47. 47. Golden rules and heuristics “Broad brush” design rules Useful check list for good design Better design using these than using nothing! Different collections e.g. ◦ Nielsen‟s 10 Heuristics (see Chapter 9) ◦ Shneiderman‟s 8 Golden Rules ◦ Norman‟s 7 Principles shafyHCI/sem5_KSS
  48. 48. Shneiderman‟s 8 GoldenRules1. Strive for consistency2. Enable frequent users to use shortcuts3. Offer informative feedback4. Design dialogs to yield closure5. Offer error prevention and simple error handling6. Permit easy reversal of actions7. Support internal locus of control8. Reduce short-term memory load shafyHCI/sem5_KSS
  49. 49. Norman‟s 7 Principles1. Use both knowledge in the world and knowledge in the head.2. Simplify the structure of tasks.3. Make things visible: bridge the gulfs of Execution and Evaluation.4. Get the mappings right.5. Exploit the power of constraints, both natural and artificial.6. Design for error.7. When all else fails, standardize. shafyHCI/sem5_KSS
  50. 50. HCI design patterns An approach to reusing knowledge about successful design solutions Originated in architecture: Alexander A pattern is an invariant solution to a recurrent problem within a specific context. Examples ◦ Light on Two Sides of Every Room (architecture) ◦ Go back to a safe place (HCI) Patterns do not exist in isolation but are linked to other patterns in languages which enable complete designs to be generated shafyHCI/sem5_KSS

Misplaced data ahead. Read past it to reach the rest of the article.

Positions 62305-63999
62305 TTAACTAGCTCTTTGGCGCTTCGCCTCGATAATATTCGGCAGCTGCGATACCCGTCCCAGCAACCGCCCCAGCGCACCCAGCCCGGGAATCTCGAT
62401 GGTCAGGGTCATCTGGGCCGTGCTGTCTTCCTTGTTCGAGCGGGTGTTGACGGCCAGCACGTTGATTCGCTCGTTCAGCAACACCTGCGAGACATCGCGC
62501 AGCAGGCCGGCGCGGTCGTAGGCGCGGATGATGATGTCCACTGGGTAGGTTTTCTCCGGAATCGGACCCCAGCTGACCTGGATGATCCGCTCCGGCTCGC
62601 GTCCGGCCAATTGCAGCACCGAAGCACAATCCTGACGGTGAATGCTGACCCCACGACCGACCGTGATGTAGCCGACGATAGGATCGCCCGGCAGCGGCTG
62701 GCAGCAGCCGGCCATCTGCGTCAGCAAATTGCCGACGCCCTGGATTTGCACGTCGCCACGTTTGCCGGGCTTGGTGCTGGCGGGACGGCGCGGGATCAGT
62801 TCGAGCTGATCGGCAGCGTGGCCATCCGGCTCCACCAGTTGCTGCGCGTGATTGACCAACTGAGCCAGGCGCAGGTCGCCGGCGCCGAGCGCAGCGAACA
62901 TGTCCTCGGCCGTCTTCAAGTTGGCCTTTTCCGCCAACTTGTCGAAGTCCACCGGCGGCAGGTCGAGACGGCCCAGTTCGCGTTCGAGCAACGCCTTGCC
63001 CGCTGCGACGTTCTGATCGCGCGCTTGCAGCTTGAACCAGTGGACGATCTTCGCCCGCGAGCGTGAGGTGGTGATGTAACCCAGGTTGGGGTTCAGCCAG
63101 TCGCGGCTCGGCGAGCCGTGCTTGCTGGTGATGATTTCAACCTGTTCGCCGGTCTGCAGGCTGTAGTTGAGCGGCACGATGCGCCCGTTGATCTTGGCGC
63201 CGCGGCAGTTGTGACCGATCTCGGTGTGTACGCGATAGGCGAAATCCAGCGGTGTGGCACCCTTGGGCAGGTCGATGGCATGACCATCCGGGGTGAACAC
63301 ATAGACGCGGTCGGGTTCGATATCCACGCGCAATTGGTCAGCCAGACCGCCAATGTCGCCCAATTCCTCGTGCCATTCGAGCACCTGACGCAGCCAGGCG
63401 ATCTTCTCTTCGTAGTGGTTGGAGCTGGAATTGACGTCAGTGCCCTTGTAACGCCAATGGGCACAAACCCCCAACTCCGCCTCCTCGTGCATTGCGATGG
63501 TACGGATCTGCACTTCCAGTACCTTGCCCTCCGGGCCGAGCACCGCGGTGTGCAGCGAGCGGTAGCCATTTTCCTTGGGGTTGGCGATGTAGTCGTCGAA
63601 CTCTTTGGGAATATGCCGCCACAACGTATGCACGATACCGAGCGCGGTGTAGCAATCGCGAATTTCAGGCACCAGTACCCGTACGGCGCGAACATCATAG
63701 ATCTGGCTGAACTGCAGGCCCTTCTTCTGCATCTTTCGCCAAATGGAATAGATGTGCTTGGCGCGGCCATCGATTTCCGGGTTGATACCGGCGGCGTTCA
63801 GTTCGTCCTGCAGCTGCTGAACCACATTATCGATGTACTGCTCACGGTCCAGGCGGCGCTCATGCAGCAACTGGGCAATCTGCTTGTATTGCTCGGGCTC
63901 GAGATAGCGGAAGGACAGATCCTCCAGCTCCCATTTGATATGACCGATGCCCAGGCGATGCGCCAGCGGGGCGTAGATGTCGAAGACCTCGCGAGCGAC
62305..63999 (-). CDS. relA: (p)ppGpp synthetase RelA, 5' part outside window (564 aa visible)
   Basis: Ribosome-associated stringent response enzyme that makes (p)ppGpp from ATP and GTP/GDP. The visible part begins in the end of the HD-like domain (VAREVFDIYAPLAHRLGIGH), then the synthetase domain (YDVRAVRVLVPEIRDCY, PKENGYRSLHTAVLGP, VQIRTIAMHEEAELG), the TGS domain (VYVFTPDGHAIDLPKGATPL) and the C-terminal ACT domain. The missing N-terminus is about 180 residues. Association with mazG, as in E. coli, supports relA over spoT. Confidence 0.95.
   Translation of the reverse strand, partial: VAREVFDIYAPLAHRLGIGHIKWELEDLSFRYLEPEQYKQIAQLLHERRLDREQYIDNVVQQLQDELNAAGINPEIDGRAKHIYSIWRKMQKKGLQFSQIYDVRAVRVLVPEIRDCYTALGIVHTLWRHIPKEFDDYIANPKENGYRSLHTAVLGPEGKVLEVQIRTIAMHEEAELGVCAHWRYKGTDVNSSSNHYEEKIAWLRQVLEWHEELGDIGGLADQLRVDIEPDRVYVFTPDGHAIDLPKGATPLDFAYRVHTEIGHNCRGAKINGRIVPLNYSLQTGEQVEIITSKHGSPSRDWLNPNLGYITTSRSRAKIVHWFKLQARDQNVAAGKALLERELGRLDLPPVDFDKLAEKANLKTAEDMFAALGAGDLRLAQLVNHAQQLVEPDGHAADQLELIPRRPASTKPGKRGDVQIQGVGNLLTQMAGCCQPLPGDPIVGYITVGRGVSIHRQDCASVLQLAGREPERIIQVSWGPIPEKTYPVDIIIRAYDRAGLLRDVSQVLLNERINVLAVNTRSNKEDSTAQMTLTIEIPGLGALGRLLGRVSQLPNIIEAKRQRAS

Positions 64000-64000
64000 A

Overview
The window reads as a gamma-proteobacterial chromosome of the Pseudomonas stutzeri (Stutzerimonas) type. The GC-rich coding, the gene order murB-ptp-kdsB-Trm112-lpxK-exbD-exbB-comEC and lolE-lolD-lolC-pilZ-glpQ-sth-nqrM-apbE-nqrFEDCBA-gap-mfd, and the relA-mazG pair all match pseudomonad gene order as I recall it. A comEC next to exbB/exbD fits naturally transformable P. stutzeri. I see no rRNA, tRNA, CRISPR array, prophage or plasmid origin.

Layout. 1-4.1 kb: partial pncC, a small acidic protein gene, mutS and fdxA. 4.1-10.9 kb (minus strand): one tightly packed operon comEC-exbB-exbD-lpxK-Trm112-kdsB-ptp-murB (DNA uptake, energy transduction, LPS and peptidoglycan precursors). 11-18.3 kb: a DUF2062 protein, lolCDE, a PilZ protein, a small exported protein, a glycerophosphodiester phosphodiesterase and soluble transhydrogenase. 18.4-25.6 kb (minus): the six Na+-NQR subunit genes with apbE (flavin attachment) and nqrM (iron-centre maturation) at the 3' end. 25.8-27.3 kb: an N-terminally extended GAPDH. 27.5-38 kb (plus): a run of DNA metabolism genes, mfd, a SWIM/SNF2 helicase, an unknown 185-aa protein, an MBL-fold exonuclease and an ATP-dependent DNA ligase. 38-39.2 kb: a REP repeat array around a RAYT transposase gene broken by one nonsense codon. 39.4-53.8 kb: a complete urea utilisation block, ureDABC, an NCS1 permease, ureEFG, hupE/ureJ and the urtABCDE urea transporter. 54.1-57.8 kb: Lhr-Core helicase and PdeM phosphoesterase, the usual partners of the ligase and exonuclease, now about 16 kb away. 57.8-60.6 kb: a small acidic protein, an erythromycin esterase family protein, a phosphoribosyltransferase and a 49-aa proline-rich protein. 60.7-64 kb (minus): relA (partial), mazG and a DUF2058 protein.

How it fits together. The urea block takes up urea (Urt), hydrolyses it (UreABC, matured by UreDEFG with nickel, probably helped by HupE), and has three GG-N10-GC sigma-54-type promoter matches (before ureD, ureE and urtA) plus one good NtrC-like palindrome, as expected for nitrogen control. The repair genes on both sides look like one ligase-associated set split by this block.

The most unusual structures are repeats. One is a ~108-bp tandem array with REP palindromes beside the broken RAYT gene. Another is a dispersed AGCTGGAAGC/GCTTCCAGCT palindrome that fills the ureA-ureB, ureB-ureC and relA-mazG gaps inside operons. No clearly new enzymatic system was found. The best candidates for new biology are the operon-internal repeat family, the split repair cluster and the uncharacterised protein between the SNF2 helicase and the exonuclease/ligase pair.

51. 51. HCI design patterns (cont.) Characteristics of patterns ◦ capture design practice not theory ◦ capture the essential common properties of good examples of design ◦ represent design knowledge at varying levels: social, organisational, conceptual, detailed ◦ embody values and can express what is humane in interface design ◦ are intuitive and readable and can therefore be used for communication between all stakeholders ◦ a pattern language should be generative and assist in the development of complete designs. shafyHCI/sem5_KSS
  52. 52. SummaryPrinciples for usability ◦ repeatable design for usability relies on maximizing benefit of one good design by abstracting out the general properties which can direct purposeful design ◦ The success of designing for usability requires both creative insight (new paradigms) and purposeful principled practiceUsing design rules ◦ standards and guidelines to direct design activity shafyHCI/sem5_KSS